The centre (or 'uptown') of Waterloo is located near the junctions of King and Erb streets. The centrepiece is the now rather old Waterloo Town Square shopping centre, which is (as of 2005) undergoing a renovation. The historical centre of the city was once along Albert Street, near the Marsland Centre and the Waterloo Public Library.

Residents use the term 'uptown' to refer to the Waterloo city centre, while 'downtown' is reserved for the Kitchener city centre.


The largest industries in Waterloo are currently technology-led. Waterloo has even become the centre of the "Canadian High-Tech Triangle", made up of Waterloo, Kitchener, Cambridge, and Guelph (Waterloo-Kitchener are often considered as the same city, hence the three points to make up the triangle). The dominant company in Waterloo is Research In Motion, the makers of the BlackBerry, which has its headquarters and many offices in Waterloo.

Breweries and distilleries had been a significant industry in the Waterloo area until 1993 when a Labatt-owned brewery was shut down. Now the only major brewery is the Brick brewery. Waterloo was also the original home of distiller Seagram. Insurance companies have had a strong presence in Waterloo, as several Waterloo-based insurance companies appear on the Financial Post's listing of the largest insurance companies.

Waterloo's electricity supplier is Waterloo North Hydro, and there are generally very few power failures. The biggest failures occurred on August 14, 2003 (the massive power failure of Ontario) and on May 11, 2005. The latter failure occurred when a 230,000 volt power line caught fire, and the backup power line was under maintenance. As a result, many Waterloo residents made their way into Kitchener that evening to get everything they needed as five hours of darkness ensued.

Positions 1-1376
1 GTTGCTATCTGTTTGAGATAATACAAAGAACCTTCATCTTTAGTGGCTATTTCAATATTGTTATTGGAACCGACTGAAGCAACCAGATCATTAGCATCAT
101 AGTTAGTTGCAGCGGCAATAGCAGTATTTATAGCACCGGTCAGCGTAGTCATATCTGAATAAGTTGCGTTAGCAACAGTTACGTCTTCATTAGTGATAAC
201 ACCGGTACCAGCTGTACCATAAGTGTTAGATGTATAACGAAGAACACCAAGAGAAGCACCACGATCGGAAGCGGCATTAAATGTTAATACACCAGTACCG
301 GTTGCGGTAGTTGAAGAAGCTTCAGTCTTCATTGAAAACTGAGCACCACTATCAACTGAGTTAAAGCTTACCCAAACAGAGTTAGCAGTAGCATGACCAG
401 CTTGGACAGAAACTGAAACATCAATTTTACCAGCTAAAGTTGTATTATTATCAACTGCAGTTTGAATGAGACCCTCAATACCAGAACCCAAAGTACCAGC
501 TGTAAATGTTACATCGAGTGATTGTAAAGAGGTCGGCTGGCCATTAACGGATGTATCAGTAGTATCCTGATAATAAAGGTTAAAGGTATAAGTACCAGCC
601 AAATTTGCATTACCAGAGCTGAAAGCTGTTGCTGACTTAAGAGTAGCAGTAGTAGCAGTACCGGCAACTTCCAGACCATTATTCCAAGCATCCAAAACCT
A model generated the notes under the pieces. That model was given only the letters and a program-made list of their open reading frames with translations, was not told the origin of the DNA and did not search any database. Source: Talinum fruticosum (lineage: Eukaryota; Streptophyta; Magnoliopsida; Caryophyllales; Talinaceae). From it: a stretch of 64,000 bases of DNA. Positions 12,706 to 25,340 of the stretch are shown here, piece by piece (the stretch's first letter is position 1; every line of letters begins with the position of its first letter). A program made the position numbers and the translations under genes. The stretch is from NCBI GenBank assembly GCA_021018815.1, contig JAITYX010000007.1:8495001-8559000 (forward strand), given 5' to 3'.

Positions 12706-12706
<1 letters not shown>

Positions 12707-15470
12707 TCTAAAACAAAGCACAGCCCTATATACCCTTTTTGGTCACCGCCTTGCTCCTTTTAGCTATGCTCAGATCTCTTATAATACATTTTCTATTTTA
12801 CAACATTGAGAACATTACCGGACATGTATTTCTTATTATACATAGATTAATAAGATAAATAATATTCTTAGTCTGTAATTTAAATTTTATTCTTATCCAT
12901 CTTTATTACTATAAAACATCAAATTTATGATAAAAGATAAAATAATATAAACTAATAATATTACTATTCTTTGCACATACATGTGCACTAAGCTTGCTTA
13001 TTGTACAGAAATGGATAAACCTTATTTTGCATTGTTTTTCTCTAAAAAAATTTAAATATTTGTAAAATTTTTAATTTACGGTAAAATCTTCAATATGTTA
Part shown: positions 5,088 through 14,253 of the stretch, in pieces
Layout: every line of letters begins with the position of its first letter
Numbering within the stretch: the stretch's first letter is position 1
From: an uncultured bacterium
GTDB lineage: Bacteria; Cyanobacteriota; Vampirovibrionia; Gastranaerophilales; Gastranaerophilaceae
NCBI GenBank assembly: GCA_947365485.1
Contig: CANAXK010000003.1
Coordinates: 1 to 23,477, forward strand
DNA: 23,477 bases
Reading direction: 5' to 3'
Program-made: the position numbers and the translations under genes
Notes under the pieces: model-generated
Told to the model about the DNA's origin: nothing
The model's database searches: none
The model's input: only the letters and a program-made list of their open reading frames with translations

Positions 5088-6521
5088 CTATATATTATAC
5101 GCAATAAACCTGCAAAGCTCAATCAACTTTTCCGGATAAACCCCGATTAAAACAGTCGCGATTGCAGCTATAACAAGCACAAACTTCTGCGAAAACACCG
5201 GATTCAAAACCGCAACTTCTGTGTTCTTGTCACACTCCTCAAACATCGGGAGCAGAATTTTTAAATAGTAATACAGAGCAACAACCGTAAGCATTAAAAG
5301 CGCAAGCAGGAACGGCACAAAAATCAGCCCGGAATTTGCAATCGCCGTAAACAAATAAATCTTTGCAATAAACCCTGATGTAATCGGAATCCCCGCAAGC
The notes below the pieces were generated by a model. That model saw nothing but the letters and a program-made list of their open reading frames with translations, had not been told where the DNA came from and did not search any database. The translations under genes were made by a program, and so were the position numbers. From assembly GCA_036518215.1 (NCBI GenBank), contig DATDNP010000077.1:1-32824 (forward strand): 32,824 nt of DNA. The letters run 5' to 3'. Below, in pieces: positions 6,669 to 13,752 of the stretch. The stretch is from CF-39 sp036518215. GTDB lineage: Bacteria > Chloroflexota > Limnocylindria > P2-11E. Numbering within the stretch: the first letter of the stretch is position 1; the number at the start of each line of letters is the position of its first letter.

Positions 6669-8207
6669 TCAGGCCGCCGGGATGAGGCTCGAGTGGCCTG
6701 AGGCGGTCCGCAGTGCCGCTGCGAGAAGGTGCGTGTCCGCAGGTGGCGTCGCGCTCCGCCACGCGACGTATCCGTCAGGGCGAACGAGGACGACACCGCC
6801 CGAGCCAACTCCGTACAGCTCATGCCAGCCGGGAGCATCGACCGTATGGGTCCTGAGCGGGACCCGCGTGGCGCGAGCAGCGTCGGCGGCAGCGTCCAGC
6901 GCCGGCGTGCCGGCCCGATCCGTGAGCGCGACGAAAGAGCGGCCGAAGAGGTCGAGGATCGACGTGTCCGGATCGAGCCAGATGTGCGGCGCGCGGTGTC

Companies based in Waterloo



  • Economical Insurance Group
  • Sun Life Canada (Formerly called Clarica)
  • Manulife Financial
  • The Equitable Life Insurance Company of Canada
  • Kraus Carpet Mills Limited


Many locals are of ethnic German descent. There is also a strong Mennonite presence, thanks to the region's history. The universities and colleges attract a large number of inidividuals from elsewhere in Canada and the world at large, giving the town a cosmopolitan ethnic makeup.

Sites of Interest


An annual Jazz Festival is held in July, and a Busker's Carnival in August. Waterloo joins with Kitchener in the largest celebration of Oktoberfest outside of Germany, which takes place at Canadian Thanksgiving in October. The Royal Medieval Faire takes place in September.

Colleges and Universities

Waterloo has two major Canadian universities, the University of Waterloo, and Wilfrid Laurier University. Wilfrid Laurier University is one of the few universities in North America offering a rapidly-growing Global Studies program, while the University of Waterloo is famous for having been the first Canadian university to introduce a co-operative study program. UW regularly performs well in Maclean's annual comparison of Canadian universities and colleges. Spinoffs from the University of Waterloo have contributed to a large number of high-tech companies in the area. Waterloo is also home to a campus of Conestoga College.

See also

External links





Region of Waterloo Municipalities
City of Cambridge | City of Kitchener | City of Waterloo
Township of North Dumfries | Township of Wellesley | Township of Wilmot | Township of Woolwich

Ontario Municipalities
de:Waterloo (Ontario)

fr:Waterloo (Ontario) pt:Waterloo (Ontário)